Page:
González has settled in well to the NWSL, becoming just the second player since 2015 to score a brace in one of her first two league appearances.

She also knows that she is in a league “where I can bring out my maximum potential,” and following the game she told Marta Griñan of AS that the level of competition in the NWSL is much higher than in La Liga.

“One of the biggest differences with the Spanish league, which is a great league, is that here (in the NWSL) all the games, absolutely all of them, are like a Champions League game at the highest level,” she said. “In Spain, there are some games that you can win four or five to zero, that your physical wear and tear is normal, that you have everything under control.

“Here every game is like playing against Barça, which is the best team in the Spanish League: Your level has to be the maximum, your physical demand is the maximum, and that happens weekend after weekend.”

Gotham FC’s Midge Purce juked one OL Reign defender by the sideline and another by the goal box. She charged into the box with the ball on her foot and with her team outnumbered by the cage.

As Purce looked up to pass, Lynn Williams sprinted into the box just in front of the net. Williams tapped the ball from Purce into the net to open the scoring in the NWSL Championship, becoming the second player in NWSL history to contribute a goal in three different championship matches.

The early scoring didn’t stop there, as Gotham carried a 2-1 lead over OL Reign into halftime at Snapdragon Stadium in San Diego. And despite a frantic end to the match, that would stand as the final score, giving the Gotham its first title in franchise history.

Four minutes after Williams’ opening tally, OL Reign midfielder Rose Lavelle broke through a line of white-clad defenders and booted a breakaway goal for the equalizer.

Purce, though, did not let her team go to the locker room tied. In the second minute of first-half stoppage time, the Gotham FC forward loosed a corner kick high into the goal box. The ball curved toward the front of the net in the air and Esther González jumped to meet it. The 2023 World Cup winner headed the ball into the netting to give New York the advantage at the half.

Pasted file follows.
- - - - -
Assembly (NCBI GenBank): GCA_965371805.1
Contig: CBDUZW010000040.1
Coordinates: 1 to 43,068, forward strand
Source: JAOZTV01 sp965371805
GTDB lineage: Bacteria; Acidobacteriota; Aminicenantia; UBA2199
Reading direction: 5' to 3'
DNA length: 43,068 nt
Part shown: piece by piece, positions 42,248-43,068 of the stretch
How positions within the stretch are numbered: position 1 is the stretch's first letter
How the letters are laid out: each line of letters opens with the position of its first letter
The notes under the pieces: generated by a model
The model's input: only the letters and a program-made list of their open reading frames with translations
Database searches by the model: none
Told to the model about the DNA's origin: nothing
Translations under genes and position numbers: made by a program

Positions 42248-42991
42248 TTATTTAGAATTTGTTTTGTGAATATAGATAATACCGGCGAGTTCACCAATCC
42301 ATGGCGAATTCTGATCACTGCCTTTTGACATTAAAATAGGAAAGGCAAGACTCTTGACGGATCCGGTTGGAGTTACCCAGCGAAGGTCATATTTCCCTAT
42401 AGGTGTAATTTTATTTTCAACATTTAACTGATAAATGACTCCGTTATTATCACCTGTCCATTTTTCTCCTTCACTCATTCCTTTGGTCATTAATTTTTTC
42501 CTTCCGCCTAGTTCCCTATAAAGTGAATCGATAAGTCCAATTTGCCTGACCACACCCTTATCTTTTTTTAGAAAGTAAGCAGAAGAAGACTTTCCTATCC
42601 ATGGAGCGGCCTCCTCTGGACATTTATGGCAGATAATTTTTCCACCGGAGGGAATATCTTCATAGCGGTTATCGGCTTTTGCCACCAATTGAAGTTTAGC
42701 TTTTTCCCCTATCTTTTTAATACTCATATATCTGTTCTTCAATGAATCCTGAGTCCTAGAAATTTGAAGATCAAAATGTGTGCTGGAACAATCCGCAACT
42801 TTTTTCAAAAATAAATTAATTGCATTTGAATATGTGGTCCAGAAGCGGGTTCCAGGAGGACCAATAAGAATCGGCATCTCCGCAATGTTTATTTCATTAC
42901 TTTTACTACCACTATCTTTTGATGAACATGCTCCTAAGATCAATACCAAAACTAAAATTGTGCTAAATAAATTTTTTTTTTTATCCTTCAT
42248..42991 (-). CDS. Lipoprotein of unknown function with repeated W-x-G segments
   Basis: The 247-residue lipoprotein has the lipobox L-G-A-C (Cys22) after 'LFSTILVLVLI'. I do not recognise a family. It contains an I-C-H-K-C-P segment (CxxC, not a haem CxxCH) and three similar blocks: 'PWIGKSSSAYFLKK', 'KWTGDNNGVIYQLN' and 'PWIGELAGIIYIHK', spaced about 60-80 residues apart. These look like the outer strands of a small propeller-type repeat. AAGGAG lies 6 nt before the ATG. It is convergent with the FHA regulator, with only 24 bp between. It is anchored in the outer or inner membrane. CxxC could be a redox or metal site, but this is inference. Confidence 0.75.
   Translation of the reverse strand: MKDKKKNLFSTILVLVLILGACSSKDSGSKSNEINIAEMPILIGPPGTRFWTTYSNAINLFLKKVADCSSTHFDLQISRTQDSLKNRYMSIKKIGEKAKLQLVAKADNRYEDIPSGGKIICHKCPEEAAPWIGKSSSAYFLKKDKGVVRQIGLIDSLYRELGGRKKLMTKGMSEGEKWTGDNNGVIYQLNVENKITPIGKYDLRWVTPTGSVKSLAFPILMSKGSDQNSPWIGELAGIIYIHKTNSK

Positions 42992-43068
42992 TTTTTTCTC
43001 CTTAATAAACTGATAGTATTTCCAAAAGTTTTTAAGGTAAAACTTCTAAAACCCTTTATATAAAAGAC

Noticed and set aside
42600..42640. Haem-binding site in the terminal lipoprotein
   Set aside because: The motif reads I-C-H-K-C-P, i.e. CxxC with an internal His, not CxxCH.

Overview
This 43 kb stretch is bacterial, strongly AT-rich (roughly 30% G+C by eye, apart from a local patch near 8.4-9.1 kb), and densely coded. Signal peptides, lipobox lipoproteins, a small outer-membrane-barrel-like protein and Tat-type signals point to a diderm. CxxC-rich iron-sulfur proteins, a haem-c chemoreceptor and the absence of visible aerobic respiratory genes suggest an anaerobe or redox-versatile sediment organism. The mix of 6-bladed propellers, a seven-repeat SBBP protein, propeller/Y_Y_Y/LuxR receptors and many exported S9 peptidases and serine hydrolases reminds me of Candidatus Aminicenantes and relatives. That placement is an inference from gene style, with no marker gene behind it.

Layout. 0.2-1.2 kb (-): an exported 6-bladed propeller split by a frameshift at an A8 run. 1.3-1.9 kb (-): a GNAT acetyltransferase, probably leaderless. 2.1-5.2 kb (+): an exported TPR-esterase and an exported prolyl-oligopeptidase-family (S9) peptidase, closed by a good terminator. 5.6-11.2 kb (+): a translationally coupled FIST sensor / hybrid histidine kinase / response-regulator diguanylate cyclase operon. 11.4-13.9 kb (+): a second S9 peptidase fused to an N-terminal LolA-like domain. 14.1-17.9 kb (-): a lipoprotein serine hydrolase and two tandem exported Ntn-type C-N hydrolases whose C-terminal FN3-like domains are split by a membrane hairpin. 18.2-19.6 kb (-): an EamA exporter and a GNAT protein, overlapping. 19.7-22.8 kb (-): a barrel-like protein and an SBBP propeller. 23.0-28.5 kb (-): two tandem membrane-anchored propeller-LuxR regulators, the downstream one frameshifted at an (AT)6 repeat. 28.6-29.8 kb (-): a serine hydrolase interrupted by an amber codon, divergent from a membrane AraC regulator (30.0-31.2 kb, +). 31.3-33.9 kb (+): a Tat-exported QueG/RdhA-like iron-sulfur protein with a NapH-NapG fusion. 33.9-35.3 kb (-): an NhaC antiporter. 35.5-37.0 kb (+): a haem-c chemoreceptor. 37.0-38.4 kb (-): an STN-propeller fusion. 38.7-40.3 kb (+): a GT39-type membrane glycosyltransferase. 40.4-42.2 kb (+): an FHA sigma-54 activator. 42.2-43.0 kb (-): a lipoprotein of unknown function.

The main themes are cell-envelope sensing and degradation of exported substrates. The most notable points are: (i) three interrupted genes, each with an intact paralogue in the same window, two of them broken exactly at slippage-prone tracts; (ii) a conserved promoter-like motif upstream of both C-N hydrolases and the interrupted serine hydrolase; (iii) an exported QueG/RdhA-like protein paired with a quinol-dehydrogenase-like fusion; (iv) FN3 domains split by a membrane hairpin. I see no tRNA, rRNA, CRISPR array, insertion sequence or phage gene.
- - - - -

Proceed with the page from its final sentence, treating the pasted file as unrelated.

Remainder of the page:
World Cup stars came up big for their respective squads in the NWSL Championship — at least one national team player cashed in on each goal, with Williams and Lavelle from the U.S. women’s national team and González from Spain.

And while Purce missed out on the World Cup with a quad tear, the USWNT forward put her name in the NWSL history books with her two first-half assists. She is just the second player to record multiple assists in an NWSL final, joining Lauren Holiday, who did so for 2014 champion FC Kansas City. She won the NWSL Championship MVP award for her performance.

The buzz leading into the game centered around the retiring stars, Megan Rapinoe for OL Reign and Ali Krieger for Gotham FC, but the next wave of international stars stepped into the spotlight during the NWSL Championship.

Gotham FC could go from worst to first in the NWSL, an astonishing transformation witnessed firsthand by Ifeoma Onumonu.

The 29-year-old forward joined Gotham FC in 2020, and she has played for four different head coaches in her time with the club. Freya Coombe left for Angel City in 2021, then Scott Parkinson was fired following a 4-0-8 (W-D-L) start to the 2022 season. Hue Menzies took over as interim head coach through the end of that season, and Juan Carlos Amorós took the reigns ahead of the 2023.

Under Amorós, the club has gone from a league-worst 4-1-17 record last season to 8-6-6 season. With 30 points, Gotham FC is in third place with two matches left to play, and a chance to surpass the San Diego Wave and Portland Thorns for the NWSL Shield.

“I feel like I’m on a different team every year because every year I’ve been here, it’s been a different coach,” Onumonu said on the latest episode of Just Women’s Sports‘ “Snacks” podcast. “And I think that has been sort of the key is the coaching and the staff in general. I think this is the most staff we’ve ever had. I think obviously the players that we’ve brought in this year is a change too. But I think in culmination with all those things, that’s what’s led to the season that we’ve had as compared to last year.”

From Onumonu’s perspective, 2022 was “just a mess” and was “really hard.” She doesn’t feel like the team was set up for success.

This season, though, the team entered with a clear plan and expectations.

“There’s not this mentality, that underdog mentality, because Gotham/Sky Blue has always been that team that it’s like, ‘Ooh, at the bottom of the table.’ It’s not a secret,” she said. “Like, even before I got here, it was like, very much up and down, up and down, mostly down. … I think the club has grown so much. I think that’s part of the reason why we are where we are now.”

“Snacks” co-host Lynn Williams served as a key offseason addition, and the midseason signing of World Cup champion Esther González provided an additional boost. And the buy-in from all the players is something Williams has noticed in her first year with the club.

“It just seemed like everybody who was here last year said, ‘No, we’re just gonna buy into this, and we want to do better,’” she said. “Because you have not had the success you wanted in prior years. So I don’t know, I just like being on this team.”